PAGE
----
Thousands of companies rely on TRUSTe's leading online privacy seal to enhance consumer trust, drive increased registrations and transactions, and comply with complex privacy requirements. Consumers know that when they see the TRUSTe seal they can "Click with Confidence" because the certified web site is responsible with their personal information. TRUSTe has certified more than 40 percent of the top 50 Web sites including Yahoo, Microsoft, eBay, AOL, AT&T, Comcast, Disney, Weather.com, LinkedIn, WebMD and Yelp. For additional information on TRUSTe and its services, please visit http://www.truste.com.
Frank Ding, engineering analysis & technical computing manager at Simpson Strong-Tie, discussed the advantages of utilizing the cloud for occasional scientific computing, identified the obstacles to doing so, and proposed workarounds to some of those obstacles.
The private industry least likely to adopt public cloud services for data storage are financial institutions. Holding the most sensitive and heavily-regulated of data types, personal financial information, banks and similar institutions are mostly moving towards private cloud services – and doing so at great cost.
In this week's hand-picked assortment, researchers explore the path to more energy-efficient cloud datacenters, investigate new frameworks and runtime environments that are compatible with Windows Azure, and design a uniﬁed programming model for diverse data-intensive cloud computing paradigms.
May 16, 2013 |
When it comes to cloud, long distances mean unacceptably high latencies. Researchers from the University of Bonn in Germany examined those latency issues of doing CFD modeling in the cloud by utilizing a common CFD and its utilization in HPC instance types including both CPU and GPU cores of Amazon EC2.
May 10, 2013 |
Australian visual effects company, Animal Logic, is considering a move to the public cloud.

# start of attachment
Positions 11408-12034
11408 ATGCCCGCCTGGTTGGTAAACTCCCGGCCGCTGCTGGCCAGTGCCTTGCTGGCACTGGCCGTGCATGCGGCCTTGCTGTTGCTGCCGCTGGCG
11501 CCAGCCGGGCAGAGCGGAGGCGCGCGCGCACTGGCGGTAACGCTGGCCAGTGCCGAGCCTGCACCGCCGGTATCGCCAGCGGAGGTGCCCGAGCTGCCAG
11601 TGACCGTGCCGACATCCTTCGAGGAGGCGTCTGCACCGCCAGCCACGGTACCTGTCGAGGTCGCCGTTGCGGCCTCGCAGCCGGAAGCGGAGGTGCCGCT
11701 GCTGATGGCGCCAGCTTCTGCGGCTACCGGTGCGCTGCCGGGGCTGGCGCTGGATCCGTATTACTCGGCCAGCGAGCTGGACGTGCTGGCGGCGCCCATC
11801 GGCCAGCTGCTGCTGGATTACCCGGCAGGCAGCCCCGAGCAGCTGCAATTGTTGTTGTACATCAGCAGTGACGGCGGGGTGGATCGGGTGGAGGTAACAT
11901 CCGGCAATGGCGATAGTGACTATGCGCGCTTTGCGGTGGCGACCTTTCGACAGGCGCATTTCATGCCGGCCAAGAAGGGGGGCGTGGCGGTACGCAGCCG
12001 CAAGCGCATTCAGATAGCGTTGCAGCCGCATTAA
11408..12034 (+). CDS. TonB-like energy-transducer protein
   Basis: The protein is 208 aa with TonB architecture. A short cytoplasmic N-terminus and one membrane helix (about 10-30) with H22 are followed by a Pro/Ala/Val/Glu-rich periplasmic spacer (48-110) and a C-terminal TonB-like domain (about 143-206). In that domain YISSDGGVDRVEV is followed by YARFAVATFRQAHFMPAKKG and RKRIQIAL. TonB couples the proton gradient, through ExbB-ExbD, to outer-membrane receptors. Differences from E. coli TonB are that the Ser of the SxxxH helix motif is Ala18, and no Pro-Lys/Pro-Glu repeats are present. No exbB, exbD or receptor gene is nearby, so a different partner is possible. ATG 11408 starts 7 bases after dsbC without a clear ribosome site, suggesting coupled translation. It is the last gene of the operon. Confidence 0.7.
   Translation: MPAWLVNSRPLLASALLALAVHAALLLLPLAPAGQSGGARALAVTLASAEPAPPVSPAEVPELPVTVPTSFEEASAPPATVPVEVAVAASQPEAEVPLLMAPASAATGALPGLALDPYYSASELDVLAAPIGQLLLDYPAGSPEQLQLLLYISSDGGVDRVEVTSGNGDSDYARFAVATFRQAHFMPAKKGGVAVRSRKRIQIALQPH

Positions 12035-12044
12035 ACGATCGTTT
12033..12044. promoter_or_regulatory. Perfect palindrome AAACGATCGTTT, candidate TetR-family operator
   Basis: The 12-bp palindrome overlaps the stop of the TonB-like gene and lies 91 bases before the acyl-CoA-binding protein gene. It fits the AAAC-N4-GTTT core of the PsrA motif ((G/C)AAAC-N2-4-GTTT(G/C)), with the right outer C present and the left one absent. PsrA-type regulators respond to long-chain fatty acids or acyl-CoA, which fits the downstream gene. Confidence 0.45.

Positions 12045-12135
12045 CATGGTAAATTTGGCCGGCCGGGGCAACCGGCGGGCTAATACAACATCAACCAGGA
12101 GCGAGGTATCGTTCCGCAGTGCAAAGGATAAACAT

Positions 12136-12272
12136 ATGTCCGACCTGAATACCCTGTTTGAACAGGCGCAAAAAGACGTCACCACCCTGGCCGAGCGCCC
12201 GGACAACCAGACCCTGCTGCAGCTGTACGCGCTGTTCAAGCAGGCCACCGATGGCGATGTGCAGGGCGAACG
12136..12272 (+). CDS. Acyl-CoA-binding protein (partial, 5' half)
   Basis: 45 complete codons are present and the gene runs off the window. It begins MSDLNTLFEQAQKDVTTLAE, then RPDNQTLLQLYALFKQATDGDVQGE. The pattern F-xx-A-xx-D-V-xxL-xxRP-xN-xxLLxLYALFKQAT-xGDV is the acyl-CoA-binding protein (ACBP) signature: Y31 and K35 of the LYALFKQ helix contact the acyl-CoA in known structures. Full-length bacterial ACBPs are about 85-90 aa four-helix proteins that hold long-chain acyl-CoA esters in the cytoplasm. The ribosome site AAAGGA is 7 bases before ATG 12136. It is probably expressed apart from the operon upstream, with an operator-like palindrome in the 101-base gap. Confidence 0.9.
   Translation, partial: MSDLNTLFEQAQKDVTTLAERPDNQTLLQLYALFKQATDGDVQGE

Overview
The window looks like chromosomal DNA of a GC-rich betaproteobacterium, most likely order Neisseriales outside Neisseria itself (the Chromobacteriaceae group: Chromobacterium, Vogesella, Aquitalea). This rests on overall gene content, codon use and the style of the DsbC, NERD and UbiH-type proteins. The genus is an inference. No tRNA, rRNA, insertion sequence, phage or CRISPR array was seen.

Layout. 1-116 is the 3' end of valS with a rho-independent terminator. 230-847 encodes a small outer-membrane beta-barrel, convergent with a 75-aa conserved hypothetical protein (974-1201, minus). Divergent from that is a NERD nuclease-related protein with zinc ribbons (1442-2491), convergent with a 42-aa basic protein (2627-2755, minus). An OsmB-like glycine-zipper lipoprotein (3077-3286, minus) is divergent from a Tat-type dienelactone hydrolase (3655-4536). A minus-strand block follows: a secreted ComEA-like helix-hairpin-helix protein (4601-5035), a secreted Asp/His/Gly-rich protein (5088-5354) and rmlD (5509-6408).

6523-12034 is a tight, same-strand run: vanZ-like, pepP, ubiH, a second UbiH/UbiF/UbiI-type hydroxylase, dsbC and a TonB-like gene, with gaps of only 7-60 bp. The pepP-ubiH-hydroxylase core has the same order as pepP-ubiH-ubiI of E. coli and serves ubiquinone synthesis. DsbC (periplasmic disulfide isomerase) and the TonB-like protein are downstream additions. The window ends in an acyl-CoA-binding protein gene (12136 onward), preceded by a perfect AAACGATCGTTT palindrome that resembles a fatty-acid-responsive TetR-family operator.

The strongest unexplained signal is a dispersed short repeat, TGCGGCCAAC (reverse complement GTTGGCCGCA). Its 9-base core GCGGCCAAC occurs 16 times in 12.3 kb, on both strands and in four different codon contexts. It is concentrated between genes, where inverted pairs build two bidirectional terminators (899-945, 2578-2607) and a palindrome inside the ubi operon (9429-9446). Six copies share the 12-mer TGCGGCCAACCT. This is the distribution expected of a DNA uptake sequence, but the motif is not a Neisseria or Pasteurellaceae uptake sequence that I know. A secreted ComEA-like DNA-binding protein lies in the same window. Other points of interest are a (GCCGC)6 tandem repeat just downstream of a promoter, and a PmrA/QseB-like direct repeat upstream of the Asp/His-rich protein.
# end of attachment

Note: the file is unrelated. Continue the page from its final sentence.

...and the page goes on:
May 10, 2013 |
Program provides cash awards up to $10,000 for the best open-source end-user applications deployed on 100G network.
May 08, 2013 |
For engineers looking to leverage high-performance computing, the accessibility of a cloud-based approach is a powerful draw, but there are costs that may not be readily apparent.
05/10/2013 | Cleversafe, Cray, DDN, NetApp, & Panasas | From Wall Street to Hollywood, drug discovery to homeland security, companies and organizations of all sizes and stripes are coming face to face with the challenges – and opportunities – afforded by Big Data. Before anyone can utilize these extraordinary data repositories, however, they must first harness and manage their data stores, and do so utilizing technologies that underscore affordability, security, and scalability.
04/02/2012 | AMD | Developers today are just beginning to explore the potential of heterogeneous computing, but the potential for this new paradigm is huge. This brief article reviews how the technology might impact a range of application development areas, including client experiences and cloud-based data management. As platforms like OpenCL continue to evolve, the benefits of heterogeneous computing will become even more accessible. Use this quick article to jump-start your own thinking on heterogeneous computing.